Recent history of mega-projects has largely been written as a record of disasters. Wellknown examples have turned into icons of planning failures, costly overspending, and excessive delays. Despite these systemic risks inherent in top-down massive interventions into the urban fabric, mega-projects have always played a decisive role in the development of cities. As “self-induced shocks”, they create a state of emergency that effectively leads to the pooling of finances, expertise, and public awareness. In this way objectives can be met that would have been unattainable in everyday practice.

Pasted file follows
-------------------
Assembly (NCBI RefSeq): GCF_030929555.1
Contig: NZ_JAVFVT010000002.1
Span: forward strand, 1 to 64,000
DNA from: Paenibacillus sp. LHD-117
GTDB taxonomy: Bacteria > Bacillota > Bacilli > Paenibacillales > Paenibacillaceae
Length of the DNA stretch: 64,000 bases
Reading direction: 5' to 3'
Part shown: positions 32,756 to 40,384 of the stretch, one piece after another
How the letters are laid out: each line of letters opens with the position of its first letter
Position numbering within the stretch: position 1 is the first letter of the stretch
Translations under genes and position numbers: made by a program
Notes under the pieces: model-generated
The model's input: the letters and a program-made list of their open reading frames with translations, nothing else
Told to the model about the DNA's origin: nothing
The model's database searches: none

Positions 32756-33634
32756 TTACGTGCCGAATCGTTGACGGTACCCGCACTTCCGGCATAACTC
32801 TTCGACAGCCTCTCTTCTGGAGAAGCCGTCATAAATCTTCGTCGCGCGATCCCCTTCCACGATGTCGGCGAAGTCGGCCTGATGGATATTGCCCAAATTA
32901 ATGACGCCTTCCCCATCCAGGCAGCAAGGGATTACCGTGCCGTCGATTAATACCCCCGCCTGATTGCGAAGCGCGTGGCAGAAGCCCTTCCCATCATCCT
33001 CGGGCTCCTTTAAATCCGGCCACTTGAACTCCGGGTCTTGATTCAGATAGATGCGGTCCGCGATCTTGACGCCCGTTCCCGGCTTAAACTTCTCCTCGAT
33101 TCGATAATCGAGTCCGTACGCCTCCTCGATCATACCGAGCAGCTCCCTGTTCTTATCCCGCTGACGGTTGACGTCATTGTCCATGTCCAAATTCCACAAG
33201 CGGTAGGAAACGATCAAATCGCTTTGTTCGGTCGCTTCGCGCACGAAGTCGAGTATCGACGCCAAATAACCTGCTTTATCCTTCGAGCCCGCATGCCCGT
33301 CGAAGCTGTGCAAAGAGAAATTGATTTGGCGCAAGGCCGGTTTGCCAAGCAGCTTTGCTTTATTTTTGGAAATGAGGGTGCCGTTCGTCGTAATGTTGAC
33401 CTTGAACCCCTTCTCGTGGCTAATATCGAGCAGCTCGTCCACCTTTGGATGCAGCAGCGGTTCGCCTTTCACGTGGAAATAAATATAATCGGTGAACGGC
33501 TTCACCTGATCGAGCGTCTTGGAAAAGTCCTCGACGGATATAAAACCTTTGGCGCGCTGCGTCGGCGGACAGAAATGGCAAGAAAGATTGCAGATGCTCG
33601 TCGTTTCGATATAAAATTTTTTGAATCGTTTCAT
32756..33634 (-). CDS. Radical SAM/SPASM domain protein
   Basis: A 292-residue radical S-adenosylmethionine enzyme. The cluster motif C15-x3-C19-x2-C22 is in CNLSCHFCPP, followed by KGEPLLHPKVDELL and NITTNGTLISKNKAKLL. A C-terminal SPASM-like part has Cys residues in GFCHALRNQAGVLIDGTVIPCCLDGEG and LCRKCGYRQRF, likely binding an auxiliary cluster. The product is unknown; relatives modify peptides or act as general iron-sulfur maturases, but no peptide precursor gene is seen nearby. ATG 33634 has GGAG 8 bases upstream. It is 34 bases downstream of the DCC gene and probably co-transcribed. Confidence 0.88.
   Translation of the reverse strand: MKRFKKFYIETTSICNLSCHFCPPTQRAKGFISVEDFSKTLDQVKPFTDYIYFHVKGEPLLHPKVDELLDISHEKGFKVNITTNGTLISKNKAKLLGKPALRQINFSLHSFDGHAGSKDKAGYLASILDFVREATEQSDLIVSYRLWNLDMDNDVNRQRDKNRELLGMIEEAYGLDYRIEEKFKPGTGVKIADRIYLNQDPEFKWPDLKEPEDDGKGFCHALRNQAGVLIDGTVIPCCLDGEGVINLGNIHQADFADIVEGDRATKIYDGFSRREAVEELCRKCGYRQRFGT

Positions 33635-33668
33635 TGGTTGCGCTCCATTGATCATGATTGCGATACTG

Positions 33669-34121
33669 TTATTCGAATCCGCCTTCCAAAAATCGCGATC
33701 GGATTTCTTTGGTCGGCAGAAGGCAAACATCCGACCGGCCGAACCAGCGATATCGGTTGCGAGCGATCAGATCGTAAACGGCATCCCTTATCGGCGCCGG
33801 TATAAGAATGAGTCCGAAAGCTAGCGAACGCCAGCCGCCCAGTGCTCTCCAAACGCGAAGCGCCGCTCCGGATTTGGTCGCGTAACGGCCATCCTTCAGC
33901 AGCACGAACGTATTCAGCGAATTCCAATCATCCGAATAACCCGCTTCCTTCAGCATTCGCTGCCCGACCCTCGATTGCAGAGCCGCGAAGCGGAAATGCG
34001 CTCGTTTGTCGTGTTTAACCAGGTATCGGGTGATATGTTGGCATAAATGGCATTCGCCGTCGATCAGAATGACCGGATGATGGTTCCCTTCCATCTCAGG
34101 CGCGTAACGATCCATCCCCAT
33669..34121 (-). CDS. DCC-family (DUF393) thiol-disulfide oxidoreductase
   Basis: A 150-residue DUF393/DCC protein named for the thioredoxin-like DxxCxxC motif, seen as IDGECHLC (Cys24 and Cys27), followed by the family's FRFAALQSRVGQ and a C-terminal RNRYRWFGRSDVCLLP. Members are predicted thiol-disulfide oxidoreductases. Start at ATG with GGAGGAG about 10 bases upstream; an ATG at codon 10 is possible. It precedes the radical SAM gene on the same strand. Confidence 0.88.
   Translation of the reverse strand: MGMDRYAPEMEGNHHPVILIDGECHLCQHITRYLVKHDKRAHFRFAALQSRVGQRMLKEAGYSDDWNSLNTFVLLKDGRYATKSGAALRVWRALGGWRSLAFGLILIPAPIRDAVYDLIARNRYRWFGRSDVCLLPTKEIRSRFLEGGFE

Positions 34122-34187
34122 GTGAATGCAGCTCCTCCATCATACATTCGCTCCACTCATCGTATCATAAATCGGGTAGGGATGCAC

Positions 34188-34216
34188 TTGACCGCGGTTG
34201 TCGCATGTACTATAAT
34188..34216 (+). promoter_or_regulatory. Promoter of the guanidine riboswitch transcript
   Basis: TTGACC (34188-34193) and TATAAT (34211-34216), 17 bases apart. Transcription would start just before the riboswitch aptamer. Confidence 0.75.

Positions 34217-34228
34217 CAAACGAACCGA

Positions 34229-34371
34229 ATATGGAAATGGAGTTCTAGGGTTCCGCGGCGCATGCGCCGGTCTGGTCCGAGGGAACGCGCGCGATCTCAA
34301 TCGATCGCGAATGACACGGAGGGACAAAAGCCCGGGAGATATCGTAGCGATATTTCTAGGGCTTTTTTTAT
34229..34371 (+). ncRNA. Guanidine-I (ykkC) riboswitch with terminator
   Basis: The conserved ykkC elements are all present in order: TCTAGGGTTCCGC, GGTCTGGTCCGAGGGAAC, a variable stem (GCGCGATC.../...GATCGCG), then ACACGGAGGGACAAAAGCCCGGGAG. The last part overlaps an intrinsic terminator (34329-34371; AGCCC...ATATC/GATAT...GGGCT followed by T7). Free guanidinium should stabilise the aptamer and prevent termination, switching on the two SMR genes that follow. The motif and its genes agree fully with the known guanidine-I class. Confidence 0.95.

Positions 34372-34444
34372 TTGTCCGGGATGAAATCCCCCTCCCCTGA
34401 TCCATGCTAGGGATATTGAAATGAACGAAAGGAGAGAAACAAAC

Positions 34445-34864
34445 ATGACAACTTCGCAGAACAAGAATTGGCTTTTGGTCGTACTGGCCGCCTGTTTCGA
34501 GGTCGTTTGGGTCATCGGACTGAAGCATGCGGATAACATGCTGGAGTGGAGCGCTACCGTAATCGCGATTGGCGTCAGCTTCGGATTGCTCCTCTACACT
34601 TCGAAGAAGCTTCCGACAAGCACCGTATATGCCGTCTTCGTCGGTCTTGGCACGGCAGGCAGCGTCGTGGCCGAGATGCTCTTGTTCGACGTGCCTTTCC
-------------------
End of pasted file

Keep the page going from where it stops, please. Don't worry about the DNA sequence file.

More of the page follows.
This publication explores, with an international focus, the inherent ambivalence of megaprojects as drivers of urban transformation on the one hand and potential catalysts for uncontrollable dynamics on the other. It elucidates various forms and facets of large-scale construction ventures: as vehicles of urban development, as temporary large-scale events, as management challenges, and as elements of a changing urban development within the context of “eco-cities” and “smart cities.”